Architect Tinker Hatfield rewrites the book on beach house design.
1 of 9Deborah Whitlaw Llewellyn
If the Shoe Fits
You might not know his name, but you’ve probably worn his work. For more than 25 years, Tinker Hatfield has been a creative force behind some of the most innovative footwear produced by Nike.
2 of 9Deborah Whitlaw Llewellyn
So it’s only natural that the architect-turned-shoe designer took an imaginative approach to his family’s getaway on Oregon’s stunning coast. He devised something colorful and distinctive, vibrant and dynamic―with all the flair of a Nike sneaker and its swoosh.
3 of 9Tinker Hatfield
Keeping in Character
Tinker didn’t have to start from scratch. He and his wife already owned a tiny (less than 800-square-foot) 1916 bungalow in Gearhart, just an hour and a half outside of Portland. After they bought the house in the mid-1980s, he spent season after season sitting on the bungalow’s rickety shingle roof, studying the wind, the daily and seasonal movements of the sun, and the water view. Because he’s passionate about preservation, he decided early in the planning process to retain as much of the original home as possible. At the same time, he committed to a modern house with generous new spaces, all built in an environmentally responsible way.
4 of 9Tinker Hatfield
Rules to Live By
While formulating the plan, Tinker came up with a series of guiding principles that he named “4 Rules for a Beachouse [sic] Design: Observe, Preserve, Conserve, Have Some Nerve.” He adhered to these guidelines throughout the project, as he built models, took pictures, put pencil to tracing paper, and sketched out a 3,000-square-foot house―part old cottage, part new―that features large, open living spaces. Then he lured Dick Baty, a friend from architecture school, to help with the home’s design and construction.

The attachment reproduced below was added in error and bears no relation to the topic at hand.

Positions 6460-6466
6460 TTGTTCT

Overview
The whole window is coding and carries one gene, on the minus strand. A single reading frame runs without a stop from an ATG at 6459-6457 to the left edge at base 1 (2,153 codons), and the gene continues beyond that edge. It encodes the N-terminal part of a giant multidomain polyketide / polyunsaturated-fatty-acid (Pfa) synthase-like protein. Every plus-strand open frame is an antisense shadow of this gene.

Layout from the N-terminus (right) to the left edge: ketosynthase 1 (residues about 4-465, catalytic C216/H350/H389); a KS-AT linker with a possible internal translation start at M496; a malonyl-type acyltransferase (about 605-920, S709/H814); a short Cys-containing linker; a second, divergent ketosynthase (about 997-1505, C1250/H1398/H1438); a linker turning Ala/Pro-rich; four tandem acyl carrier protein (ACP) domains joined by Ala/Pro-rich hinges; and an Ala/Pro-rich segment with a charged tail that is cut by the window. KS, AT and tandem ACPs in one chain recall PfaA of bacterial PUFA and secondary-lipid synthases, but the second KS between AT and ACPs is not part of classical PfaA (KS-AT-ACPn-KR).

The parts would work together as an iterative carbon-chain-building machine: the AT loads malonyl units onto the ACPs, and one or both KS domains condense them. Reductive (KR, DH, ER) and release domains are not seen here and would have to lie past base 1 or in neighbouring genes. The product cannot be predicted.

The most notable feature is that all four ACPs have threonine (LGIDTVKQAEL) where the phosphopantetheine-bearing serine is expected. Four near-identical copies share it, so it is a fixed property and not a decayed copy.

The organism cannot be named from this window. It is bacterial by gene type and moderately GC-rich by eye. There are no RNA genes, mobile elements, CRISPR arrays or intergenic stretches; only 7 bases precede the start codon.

5 of 9Deborah Whitlaw Llewellyn
The result of their collaboration is an environmental award winner. Materials are healthful, green, energy-efficient, or all three. Recycled items―Douglas fir floors, spruce and fir walls, and beams and columns―come from the original structure, salvage centers, even an old boat. Where Tinker didn’t use reclaimed wood, he chose formaldehyde-free cabinetry and doors; concrete and pre-finished, engineered wood flooring; and wheat board, a product (made from pressed wheat) that’s similar to particleboard minus the formaldehyde. Tinker also opted for low-VOC paints and Energy Star–rated kitchen appliances, plus a plastic building material made from fast-growing pine-wood fiber and non-gas-emitting resin.
6 of 9Deborah Whitlaw Llewellyn
The dining room’s garage-style door permits instant access to the deck area and admits cooling breezes. Skylights here eliminate the need for lighting during the day.
7 of 9Tinker Hatfield
Nautical & Nice
Fitting such a striking form into the landscape wasn’t an afterthought: Tinker and Dick carefully sited the new construction so that it sheds winter storm winds that can top 80 mph, but still captures cool breezes in the summer. “It’s almost fish-shaped,” Tinker says. “There’s a little bit of nautical, ocean flavor to this thing.” Porthole windows pierce walls, the kitchen island is shaped like a surfboard, and the custom-designed kitchen table features an inlaid map of the 50-mile stretch of Oregon’s northern coastline.
8 of 9Deborah Whitlaw Llewellyn
Nautical elements include the kitchen island and a metal ladder, fashioned in traditional yacht style, that leads to the roof. A wind generator and a solar-powered lighting system for the top floor are still in the works.
9 of 9Deborah Whitlaw Llewellyn
The front of the house retains its original character, but a new master suite looks like a sparkling glass box, with towering windows canting out from the house at a dramatic angle. Nike shoe design is all about speed and motion, Tinker says. “And this slanted-out glass has a certain amount of motion. It’s what helps make the house look different.” “Good architecture doesn’t try to copy the past,” Tinker says, “but contributes to the future. It marries modern shapes, colors, and materials with those that have been with us for 100 years.”